The Baja California Treefrog's range overlaps the range of the California Treefrog. Different voices! The Baja California Treefrog makes the classic "ribbit." You can follow the links and compare their calls.

The Wednesday Vignette meme is hosted by Anna over at Flutter & Hum.

November 2, 2015

Snapshot: rainy and cold

A few of the little ones huddled together under the patio roof. 

It's snowing in the mountains — in fact, it's snowing a few miles from my house. Rain started at my place about an hour ago. Temps here aren't expected to dip below 40F or thereabouts, but I'm glad I have stacks of frost cloth in the garage. Took this photo a little after 8:00 PM tonight.

Merlin Tuttle and The Secret Lives of Bats

  Breathtaking. "Bright colors of painted bats blend well with dead leaves where they roost. Vespertilionidae, S and SE Asia." All photos by Merlin Tuttle.

¡Feliz Día de los Fieles Difuntos! Rather than whine about last week's Santa Anas (worst ever, say people who grew up here in the foothills) or the ongoing clean-up (Sisyphean) or express endless and well-deserved appreciation to the local cactus club members who rehomed some of my plants on Sunday afternoon (room for more opuntias and agaves, yay!), I want to talk for a minute about bats, and about Merlin Tuttle.

Dr. Tuttle is the founder and president emeritus of Bat Conservation International. Because of his work on behalf of bat conservation around the world, bats (and plants, and humans) live much, much better lives. That mosquito carrying the dose of West Nile Virus that had your name on it? A bat ate her. (Bats eat thousand of metric tons of insects in the US each year.) Those avocados (cashews, coconuts, bananas, etc.) you can't imagine living without? Bats pollinate them. Saguaros, glories of the wild and of many gardens, wouldn't exist without bats. The saguaro opens its flowers at night for them:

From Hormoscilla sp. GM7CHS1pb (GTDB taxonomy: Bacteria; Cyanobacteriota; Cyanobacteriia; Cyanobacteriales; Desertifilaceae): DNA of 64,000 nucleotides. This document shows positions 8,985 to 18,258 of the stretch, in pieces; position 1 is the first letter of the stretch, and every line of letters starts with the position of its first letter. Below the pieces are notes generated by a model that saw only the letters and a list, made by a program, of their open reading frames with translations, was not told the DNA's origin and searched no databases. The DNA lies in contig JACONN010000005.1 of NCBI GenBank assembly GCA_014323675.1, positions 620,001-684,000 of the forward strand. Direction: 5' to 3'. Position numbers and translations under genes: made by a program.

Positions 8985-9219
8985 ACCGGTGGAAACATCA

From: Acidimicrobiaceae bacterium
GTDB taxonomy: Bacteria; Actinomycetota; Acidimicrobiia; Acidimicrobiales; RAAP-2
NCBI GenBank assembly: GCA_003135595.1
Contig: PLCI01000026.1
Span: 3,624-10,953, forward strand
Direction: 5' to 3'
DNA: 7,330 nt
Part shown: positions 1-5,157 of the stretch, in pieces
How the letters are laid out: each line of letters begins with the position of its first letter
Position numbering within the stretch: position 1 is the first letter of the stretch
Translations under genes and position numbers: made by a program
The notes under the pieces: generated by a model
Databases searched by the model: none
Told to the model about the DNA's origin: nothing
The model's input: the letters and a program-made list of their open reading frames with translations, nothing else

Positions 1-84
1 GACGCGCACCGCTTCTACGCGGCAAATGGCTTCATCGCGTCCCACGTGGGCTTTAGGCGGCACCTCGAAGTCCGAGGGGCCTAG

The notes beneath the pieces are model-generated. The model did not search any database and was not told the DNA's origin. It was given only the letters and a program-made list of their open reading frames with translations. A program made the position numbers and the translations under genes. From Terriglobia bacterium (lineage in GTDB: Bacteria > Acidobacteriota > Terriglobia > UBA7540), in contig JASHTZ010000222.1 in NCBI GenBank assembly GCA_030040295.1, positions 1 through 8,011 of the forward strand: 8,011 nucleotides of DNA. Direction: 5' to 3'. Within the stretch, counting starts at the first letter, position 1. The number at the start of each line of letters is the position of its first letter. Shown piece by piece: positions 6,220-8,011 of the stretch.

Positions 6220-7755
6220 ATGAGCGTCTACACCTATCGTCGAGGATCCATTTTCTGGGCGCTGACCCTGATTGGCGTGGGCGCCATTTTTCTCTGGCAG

"A lesser long-nosed bat (Leptonycteris yerbabuenae) pollinating saguaro cactus in Mexico." 

And bats also pollinate agaves. Raise a glass of your favorite reposado to the bat!

"Lesser long-nosed bats (Leptonycteris yerbabuene) pollinating agave (source of tequila) in Arizona." 

And raise another glass to Merlin Tuttle. "Mr. Tuttle is fueled by a ferocious curiosity fed by a stiff dose of crazy," writes Julie Zickefoose in the Wall Street Journal review of his latest book. It's the best kind of crazy: he's determined to learn more, discover more, protect more, educate more, and his adventures along the way make Indiana Jones look like Barney Fife. Saving bats, it seems to me, is a way of saving the world, and I'm so happy that The Secret Lives of Bats is getting lots of attention. Check out the New Yorker review, and the Mother Jones review, then run to Amazon and get a copy.


(There's an old documentary floating around called The Secret World of Bats that features Merlin Tuttle and his work for Bat Conservation International. I've shown it to students every October for over twenty years. I realized with kind of a pang that last week's showing will probably be the final one. Not that I'd forego retirement just to keep playing this ancient video for people, but still. Bats are awesome, and Merlin Tuttle is awesome. I can't wait to read his new book.)